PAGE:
Who do you say that you are?

I’m not generally one to procrastinate, but occasionally I fall victim to that little voice of temptation. As I scrubbed the day-old stain–chiding myself for letting it sit so long that the stain had worked its way into the fibers of my shirt, spreading like some sort of disease–I couldn’t help but think that sin works in much the same way. The longer it goes without being confessed, the more it works its stain-disease into the fiber of my being, corrupting my identity.

I hate to be called a sinner. While the simple definition of a sinner is “one who sins,” the connotation in my mind is “one who habitually sins.” In other words, that’s their primary identity in God’s judgement. Yes, of course, I was once a sinner. I willingly chose to do what was wrong in God’s eyes, in the interest of self-gratification. But I am not that person anymore, thanks be to God!

Half my lifetime ago, the Spirit of God spoke quite plainly to me and I repented of my wrongful choices, allowing the blood of Jesus to wash me clean. As a result, self-gratification became wanting to choose the right and the good and the God-pleasing (admittedly not perfectly or instantaneously). I am no longer a sinner in God’s judgement. Rather, I am his beloved child, saved by his amazing grace!

Clearly and honestly, I do still sin. I live in a corrupted body and in a fallen world. Sometimes I willfully sin, but more often it is unintentional. And when the Spirit pricks me with stinging conviction, I turn to Jesus to confess, repent, and receive his cleansing forgiveness. And I do it quickly, lest the stain spread; this is no time for procrastination!

I know that, for some folks, referring to themselves as a “sinner-saved-by-grace” is what best helps them remember who they are in Christ, and aids them in choosing the right over the wrong. Certainly there is nothing wrong in that! However, for me, calling myself a sinner lowers the bar of expectation. It tempts me to feel helpless, and somehow still under condemnation (which is, of course, the enemy’s lie!). But when I claim my identity as a child of God, saved and cleansed by a price I was unable to pay, the bar is set higher…high enough that I have to reach for it. It prompts me to stretch myself by asking, in the words of St. Ignatius of Loyola, “What return of love can I make?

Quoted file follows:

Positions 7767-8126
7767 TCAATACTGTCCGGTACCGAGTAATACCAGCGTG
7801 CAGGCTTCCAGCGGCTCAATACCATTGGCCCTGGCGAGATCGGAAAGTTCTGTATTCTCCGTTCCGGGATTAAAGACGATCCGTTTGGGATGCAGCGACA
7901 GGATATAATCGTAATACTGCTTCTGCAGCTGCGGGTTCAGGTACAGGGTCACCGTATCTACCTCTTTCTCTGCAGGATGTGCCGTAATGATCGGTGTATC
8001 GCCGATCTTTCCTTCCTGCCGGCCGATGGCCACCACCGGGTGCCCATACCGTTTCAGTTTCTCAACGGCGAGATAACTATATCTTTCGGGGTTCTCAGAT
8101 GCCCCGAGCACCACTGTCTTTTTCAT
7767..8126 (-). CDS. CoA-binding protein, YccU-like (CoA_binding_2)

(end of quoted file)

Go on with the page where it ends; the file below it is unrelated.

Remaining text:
How we think of ourselves often determines our behavior. Who do you say that you are? Which way of identifying yourself best helps you make a return of the love that saves you? Questions worth pondering…

 

Embracing Downward Mobility

Throughout my working life, I have often borne the title of “Assistant.” I’ve been a medical assistant, an administrative assistant, a loan assistant and a ministry assistant. My current title is “Associate Pastor,” which means I serve as assistant to the pastor, among other things. I am also an ordained deacon and, as such, one of my functions is assisting priests and bishops.

I came of age during a time when assistants were often thought of as second-class workers, people who couldn’t quite “make the grade” for anything more. Yet I was a member of the National Honor Society in high school, and made the dean’s list in college. Being an assistant has always been more about my personality than about my abilities. My natural dispostion is to help and to encourage; my spiritual gifts align with my dispostion, as do my learned skills and natural abilities.

There have been seasons in my life when I objected to the assistant title. I didn’t necessarily object to what I was doing, just to what I was being called.It felt like I was being relegated to a lesser role, to second chair. It precluded recognition as any kind of leader. I preferred to identify with Jesus the King rather than Jesus the Suffering Servant.downward mobility

What about Jesus? He certainly practiced downward mobility. God became man–Jesus–and came down to earth, where He willingly stepped into the role of  Suffering Servant. From God to man, to servant washing feet, to criminal nailed to a cross, to death. Downward mobility…in order that He could lead us out of death into eternal life.

I am reminded of the wisdom of two Anglican bishops. In commenting on his role as bishop, one said that it appears to the world that he is climbing the ladder of success. “In reality,” he said, “becoming a bishop has nothing to do with upward mobility but, rather, just the opposite. It’s about downward mobility, becoming more and more a servant.”  In the Anglican tradition, one is first ordained a deacon before he/she can become a priest; one must be a priest for years before being considered for consecration as bishop. Deacon means “to serve.” Which brings me to the wisdom of the second bishop. As he was preparing to ordain a priest, he said to the ordinand, “Remember, once a deacon, always a deacon.”

It has taken most of my life to embrace downward mobility, to realize that being an assistant is a good thing, and that I can indeed lead from “second chair.” This is who God created me to be; it is what God created me to do. And it is where I find true joy.